When I would tell my father that “I’m not the oldest, I’m not the youngest, I’m not Mr. U.S. Government and I’m not the only girl,” he would only shrug and say, “You know what, you’re right.” But after almost killing Paul McCartney with Flaming Pie I finally achieved the status of Alpha-Beatles fan. And that’s something that none of the others can claim.
It goes like this: At sixteen I was lucky enough to score tickets second row center to see Macca and his band at Madison Square Garden. Already nearing Alpha-status — you want proof? Fine. At fifteen I edited and published a Beatles fanzine which had international distribution and a short-term deal with Tower Records (an aside: Tower Records filed for bankruptcy two weeks after said deal was complete). I needed just one lucky break to propel me over the hump of Betas and into the ranks of “I have a strand of John’s hair, circa 1971” Alphas. Of course I was Alpha enough to know that after his second and final encore, Paul signed albums people threw on stage, and quickly calculated that from my seat in the second row, I would have no problem throwing an album on stage, thus getting it signed, and thus obtaining Alpha status — Madison Square Garden, second row center, tossing the album with subtle grace, Paul strolling over, swiping a P and then an M, and tossing it back. It was the second best thing to exchanging fluid with the guy.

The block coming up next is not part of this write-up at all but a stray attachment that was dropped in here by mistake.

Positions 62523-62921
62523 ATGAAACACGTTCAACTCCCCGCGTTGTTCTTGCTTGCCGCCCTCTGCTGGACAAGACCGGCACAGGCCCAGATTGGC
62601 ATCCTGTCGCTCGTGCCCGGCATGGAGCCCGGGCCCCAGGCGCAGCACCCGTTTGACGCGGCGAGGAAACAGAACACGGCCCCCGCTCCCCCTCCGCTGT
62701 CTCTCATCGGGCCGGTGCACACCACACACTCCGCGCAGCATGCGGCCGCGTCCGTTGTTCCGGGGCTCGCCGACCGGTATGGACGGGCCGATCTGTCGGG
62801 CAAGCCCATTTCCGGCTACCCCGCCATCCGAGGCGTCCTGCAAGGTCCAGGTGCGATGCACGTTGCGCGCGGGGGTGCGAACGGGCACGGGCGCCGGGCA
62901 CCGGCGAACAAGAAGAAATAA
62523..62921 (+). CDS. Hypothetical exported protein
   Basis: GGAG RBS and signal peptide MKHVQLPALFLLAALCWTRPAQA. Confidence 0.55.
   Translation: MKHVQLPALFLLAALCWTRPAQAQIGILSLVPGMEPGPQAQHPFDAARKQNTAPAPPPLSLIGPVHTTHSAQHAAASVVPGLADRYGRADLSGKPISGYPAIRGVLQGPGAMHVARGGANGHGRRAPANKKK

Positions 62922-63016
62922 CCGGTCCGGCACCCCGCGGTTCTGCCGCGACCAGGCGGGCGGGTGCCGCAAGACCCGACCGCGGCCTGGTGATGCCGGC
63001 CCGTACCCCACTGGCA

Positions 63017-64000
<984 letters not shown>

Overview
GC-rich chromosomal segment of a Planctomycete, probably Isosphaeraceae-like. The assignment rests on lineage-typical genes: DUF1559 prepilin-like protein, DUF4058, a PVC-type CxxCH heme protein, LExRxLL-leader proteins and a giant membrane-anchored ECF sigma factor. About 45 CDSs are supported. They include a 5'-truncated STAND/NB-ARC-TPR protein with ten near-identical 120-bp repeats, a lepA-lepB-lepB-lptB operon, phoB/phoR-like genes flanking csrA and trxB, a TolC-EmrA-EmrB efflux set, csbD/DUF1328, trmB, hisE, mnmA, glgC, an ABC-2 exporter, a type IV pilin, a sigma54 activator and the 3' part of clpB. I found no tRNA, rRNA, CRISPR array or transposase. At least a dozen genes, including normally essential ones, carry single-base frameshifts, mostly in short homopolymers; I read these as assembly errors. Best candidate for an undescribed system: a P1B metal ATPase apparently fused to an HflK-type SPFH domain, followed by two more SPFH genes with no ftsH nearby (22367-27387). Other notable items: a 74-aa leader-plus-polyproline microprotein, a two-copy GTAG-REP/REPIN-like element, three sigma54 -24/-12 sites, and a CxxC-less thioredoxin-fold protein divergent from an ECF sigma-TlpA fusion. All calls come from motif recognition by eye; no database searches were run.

Of course, I didn’t want to take any chances, so I did two things: 1) I practiced throwing albums for an entire week — outside, on my front lawn (my mother’s stuff, of course) — to the chorus of insults from two of my brothers. You’re wasting your time, Mr. U.S. Government said. You’re embarrassing me, the youngest said. But I didn’t care. No. I kept working, experimenting with variation. The Frisbee toss. The underhand wave. The nunchunk. With the album itself — weighted with English essays or Math exams, or unweighted, with just the cardboard. My throws became so calculated and mechanical that I was tossing albums in my sleep. It was my version of counting sheep. Throwing, I decided, would be easy. 2) I brought backup. Not in case I missed the stage. In case I was robbed at gunpoint somewhere between Penn Station and Madison Square Garden — in which event I’d convince said robber to walk off with only one of the two albums, obviously, and that would be that.
Anyway, the show was great, as expected, and at the end of it, I stood on my seat and waved my arms frantically (as a middle child, this, too, was something I had grown accustomed to). I was holding up my album of choice, Tug of War, 1982 — because I figured having a somewhat rare cut would give me an advantage over the other near-Alphas, who, as expected, were holding the likes of Sgt. Pepper and Abbey Road — and sure enough, Macca walked right to the edge of the stage and motioned me to throw. Me! He motioned me. How many of my siblings could say that? I took a deep breath and wound up, just like I had practiced: a gentle Frisbee toss, released at exactly thirty degrees.